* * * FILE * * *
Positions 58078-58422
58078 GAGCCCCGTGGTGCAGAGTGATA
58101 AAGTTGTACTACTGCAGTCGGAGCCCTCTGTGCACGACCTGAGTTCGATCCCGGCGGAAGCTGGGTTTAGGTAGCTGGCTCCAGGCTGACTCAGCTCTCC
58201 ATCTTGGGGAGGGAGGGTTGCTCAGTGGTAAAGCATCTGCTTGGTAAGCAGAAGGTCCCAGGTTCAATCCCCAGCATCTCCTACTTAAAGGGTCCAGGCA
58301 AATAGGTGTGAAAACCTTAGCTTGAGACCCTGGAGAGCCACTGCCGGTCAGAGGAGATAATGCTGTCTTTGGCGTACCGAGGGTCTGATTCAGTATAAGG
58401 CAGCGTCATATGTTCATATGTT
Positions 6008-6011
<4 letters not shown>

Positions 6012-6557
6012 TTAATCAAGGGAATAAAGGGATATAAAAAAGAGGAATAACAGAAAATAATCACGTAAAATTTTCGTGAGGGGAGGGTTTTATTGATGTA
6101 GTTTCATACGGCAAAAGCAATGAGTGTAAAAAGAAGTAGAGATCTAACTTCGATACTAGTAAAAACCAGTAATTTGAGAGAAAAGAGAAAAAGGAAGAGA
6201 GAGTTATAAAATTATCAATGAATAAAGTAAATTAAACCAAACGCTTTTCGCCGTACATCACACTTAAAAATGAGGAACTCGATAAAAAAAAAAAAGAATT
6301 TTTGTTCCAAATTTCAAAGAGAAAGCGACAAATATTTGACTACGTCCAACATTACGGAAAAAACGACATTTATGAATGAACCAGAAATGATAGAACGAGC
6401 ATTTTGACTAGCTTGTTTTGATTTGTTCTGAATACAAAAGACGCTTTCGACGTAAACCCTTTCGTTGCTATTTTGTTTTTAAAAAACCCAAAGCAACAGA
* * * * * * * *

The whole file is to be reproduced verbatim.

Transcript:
Positions 58078-58422
58078 GAGCCCCGTGGTGCAGAGTGATA
58101 AAGTTGTACTACTGCAGTCGGAGCCCTCTGTGCACGACCTGAGTTCGATCCCGGCGGAAGCTGGGTTTAGGTAGCTGGCTCCAGGCTGACTCAGCTCTCC
58201 ATCTTGGGGAGGGAGGGTTGCTCAGTGGTAAAGCATCTGCTTGGTAAGCAGAAGGTCCCAGGTTCAATCCCCAGCATCTCCTACTTAAAGGGTCCAGGCA
58301 AATAGGTGTGAAAACCTTAGCTTGAGACCCTGGAGAGCCACTGCCGGTCAGAGGAGATAATGCTGTCTTTGGCGTACCGAGGGTCTGATTCAGTATAAGG
58401 CAGCGTCATATGTTCATATGTT
Positions 6008-6011
<4 letters not shown>

Positions 6012-6557
6012 TTAATCAAGGGAATAAAGGGATATAAAAAAGAGGAATAACAGAAAATAATCACGTAAAATTTTCGTGAGGGGAGGGTTTTATTGATGTA
6101 GTTTCATACGGCAAAAGCAATGAGTGTAAAAAGAAGTAGAGATCTAACTTCGATACTAGTAAAAACCAGTAATTTGAGAGAAAAGAGAAAAAGGAAGAGA
6201 GAGTTATAAAATTATCAATGAATAAAGTAAATTAAACCAAACGCTTTTCGCCGTACATCACACTTAAAAATGAGGAACTCGATAAAAAAAAAAAAGAATT
6301 TTTGTTCCAAATTTCAAAGAGAAAGCGACAAATATTTGACTACGTCCAACATTACGGAAAAAACGACATTTATGAATGAACCAGAAATGATAGAACGAGC
6401 ATTTTGACTAGCTTGTTTTGATTTGTTCTGAATACAAAAGACGCTTTCGACGTAAACCCTTTCGTTGCTATTTTGTTTTTAAAAAACCCAAAGCAACAGA